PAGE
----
The “children don’t ever lie” maxim was another such theory.22 For years the case workers and juvenile courts applied this theory to child abuse allegation cases unless the accused could prove his or her innocence. While this theory contradicted the common sense of anyone who has raised a child, it still could be explained by a lack of research on the issue. However, recently there have been articles citing studies which show that children do tell lies.23 One study found 23 percent of abuse allegations are false and there was insufficient information to determine the truth in another 24 percent of the cases.24 One author on the subject stated: “We know that even preschool children can lie, do lie, and if sufficiently self-motivated or coached, will lie. Whether a child is lying in his or her report depends on an assessment of a rich assortment of factors, including the child’s developmental capability, the motivations for and against telling the truth, the contextual significance of the child’s accuracy, the nature of the process used to probe the child’s truthfulness, and the characteristics unique to that child.”25 Among the child abuse cases that have fallen apart in the courtroom are the McMartin preschool case in California, the Little Rascals case in North Carolina, the Margaret Kelly Michaels case in New Jersey, the Fells Acres case in Massachusetts, and the Wenatchee, Washington case. Fortunately, child abuse is alleged in only a small percentage of family law cases. However, false allegations of domestic violence against spouses are a growing problem.26 In fact, a judge in Tampa has recently admitted that she falsely accused her husband of abuse and improperly obtained a domestic violence injunction during her dissolution of marriage.27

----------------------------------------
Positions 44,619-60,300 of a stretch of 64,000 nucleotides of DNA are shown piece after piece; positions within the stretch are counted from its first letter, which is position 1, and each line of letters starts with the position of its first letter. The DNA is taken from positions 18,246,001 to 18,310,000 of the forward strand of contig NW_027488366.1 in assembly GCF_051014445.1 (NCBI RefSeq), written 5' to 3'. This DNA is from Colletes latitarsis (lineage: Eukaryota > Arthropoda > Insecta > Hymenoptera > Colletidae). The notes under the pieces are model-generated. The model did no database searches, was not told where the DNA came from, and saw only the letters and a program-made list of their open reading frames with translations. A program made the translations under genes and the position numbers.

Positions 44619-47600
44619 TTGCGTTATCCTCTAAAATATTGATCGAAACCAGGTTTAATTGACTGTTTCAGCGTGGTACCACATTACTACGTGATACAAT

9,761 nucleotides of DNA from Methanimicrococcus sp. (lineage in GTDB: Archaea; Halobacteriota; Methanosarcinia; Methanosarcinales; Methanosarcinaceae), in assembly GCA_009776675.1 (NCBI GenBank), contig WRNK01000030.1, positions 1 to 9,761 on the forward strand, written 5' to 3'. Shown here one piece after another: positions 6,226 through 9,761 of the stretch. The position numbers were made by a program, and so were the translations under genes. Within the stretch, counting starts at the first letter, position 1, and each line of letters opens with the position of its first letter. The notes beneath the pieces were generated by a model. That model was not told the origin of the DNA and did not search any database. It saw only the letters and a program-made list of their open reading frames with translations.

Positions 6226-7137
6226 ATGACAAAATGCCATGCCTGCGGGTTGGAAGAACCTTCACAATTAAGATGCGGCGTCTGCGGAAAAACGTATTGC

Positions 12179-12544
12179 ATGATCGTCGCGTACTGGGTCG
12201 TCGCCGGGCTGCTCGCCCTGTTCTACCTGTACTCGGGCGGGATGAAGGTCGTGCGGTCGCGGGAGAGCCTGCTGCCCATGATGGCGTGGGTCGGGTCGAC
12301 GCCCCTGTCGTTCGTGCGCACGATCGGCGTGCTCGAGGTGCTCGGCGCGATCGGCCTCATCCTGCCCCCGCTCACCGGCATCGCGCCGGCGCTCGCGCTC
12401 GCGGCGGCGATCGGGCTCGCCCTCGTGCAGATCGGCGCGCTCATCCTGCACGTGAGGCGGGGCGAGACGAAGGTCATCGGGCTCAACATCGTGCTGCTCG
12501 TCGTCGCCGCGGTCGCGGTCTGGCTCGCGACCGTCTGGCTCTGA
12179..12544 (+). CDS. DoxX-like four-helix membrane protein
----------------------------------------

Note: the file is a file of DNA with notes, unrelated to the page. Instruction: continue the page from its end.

And so it is with this new theory that “it is never in the best interest of children to testify in family matters.” Poppycock. It’s another theory, creeping in on cat feet, that undermines the main purpose of our judicial system. “Although minimizing trauma for child witnesses is an important social objective, the paramount purpose of a trial is to discover the truth about some disputed event or transaction.”28 However, this theory not only contradicts common sense (are we to cancel school testing and dentist appointments for children because they cause stress?) but also it flies in the face of the social sciences research. Someone needs to stand up and say, “The judges, like the emperor, have no clothes.”
I hope to stop another oversweeping generality from becoming an accepted court maxim. Therefore, rather than an inflexible “children should never testify in family law matters” approach, I think a judge should question a child in any case in which a motion is filed that seeks to have the child testify. The judge should determine that: 1) the child is intellectually and emotionally mature enough to have a valid opinion (probably at least six years of age);29 2 ) the child knows the difference between truth and lies; 3) the child has an opinion on the issue before the court; 4) the child wants to voice his or her opinion (no child should be forced to make a choice between his or her parents if he or she does not want to); and 5) the child is not being threatened or bribed by someone to give a false opinion. If these criteria are met, then the judge should not take away the right of the child to have a voice in a major decision about that child’s life.
1 Note, Lawyering for the Child: Principals of Representation in Custody and Visitation Disputes Arising from Divorce, 87 Yale L.J . 1126, 1163–1164 (1978).
2 Philip Stahl, Conducting Child Custody Evaluations 72 (1996).
3 Barry Bricklin, Ph.D, The Custody Evaluation Handbook 227 (1995).
4 G. Melton, J. Petrila, N. Poythress, and C. Slobogin, Psychological Evaluations for the Courts (1987).
5 Randy Kandel, Just Ask the Kid! Towards a Role of Children’s Choice in Custody Determinations , 49 U. Miami L. Rev . (Winter 1994) 299, 367.
6 Allen Roth, The Tender Years Presumption in Child Custody Disputes , 15 J. Family L. 423, 438 (1977).